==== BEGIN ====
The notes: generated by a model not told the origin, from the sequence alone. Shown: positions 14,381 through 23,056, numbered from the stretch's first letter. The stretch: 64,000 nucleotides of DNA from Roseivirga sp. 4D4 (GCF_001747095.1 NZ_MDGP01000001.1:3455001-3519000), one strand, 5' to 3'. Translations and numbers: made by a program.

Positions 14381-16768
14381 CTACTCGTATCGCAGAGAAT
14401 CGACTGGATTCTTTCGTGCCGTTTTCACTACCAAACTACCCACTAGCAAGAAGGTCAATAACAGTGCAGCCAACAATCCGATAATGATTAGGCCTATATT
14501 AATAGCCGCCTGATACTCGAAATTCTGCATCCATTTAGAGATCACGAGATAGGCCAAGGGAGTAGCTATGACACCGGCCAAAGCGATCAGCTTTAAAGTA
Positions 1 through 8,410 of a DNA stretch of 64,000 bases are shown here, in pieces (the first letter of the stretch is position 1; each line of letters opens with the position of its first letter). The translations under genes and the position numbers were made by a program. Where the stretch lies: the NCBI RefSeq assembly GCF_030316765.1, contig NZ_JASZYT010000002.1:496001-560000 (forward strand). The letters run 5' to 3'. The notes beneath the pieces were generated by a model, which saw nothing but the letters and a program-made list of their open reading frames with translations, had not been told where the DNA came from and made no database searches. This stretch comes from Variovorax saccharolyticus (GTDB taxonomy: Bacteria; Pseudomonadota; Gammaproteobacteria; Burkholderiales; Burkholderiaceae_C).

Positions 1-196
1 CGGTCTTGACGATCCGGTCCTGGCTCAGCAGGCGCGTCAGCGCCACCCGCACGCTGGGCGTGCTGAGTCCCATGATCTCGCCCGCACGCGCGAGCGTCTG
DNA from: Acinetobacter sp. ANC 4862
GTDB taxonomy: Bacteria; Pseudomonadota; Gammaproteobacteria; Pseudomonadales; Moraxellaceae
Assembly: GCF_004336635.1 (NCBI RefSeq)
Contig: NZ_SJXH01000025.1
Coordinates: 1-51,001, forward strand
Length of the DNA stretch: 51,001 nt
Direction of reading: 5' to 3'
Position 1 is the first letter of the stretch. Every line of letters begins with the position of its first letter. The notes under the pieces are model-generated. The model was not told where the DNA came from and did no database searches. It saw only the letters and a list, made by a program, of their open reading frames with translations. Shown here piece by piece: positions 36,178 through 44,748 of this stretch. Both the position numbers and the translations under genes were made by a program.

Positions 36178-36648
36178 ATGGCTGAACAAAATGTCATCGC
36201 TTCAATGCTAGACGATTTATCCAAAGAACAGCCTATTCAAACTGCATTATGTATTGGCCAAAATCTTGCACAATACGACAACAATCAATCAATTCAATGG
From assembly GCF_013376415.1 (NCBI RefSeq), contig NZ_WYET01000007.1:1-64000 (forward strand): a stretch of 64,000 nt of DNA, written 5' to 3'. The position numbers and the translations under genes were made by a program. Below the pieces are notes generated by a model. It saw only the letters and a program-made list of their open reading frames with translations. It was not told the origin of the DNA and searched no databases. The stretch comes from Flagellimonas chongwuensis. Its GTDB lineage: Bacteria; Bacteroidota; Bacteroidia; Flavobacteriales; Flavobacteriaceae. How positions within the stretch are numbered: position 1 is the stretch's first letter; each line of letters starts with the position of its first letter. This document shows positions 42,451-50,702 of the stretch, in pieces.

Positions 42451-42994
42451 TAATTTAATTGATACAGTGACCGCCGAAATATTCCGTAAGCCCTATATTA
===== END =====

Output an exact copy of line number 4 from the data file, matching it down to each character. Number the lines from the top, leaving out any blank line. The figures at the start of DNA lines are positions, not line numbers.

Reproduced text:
14401 CGACTGGATTCTTTCGTGCCGTTTTCACTACCAAACTACCCACTAGCAAGAAGGTCAATAACAGTGCAGCCAACAATCCGATAATGATTAGGCCTATATT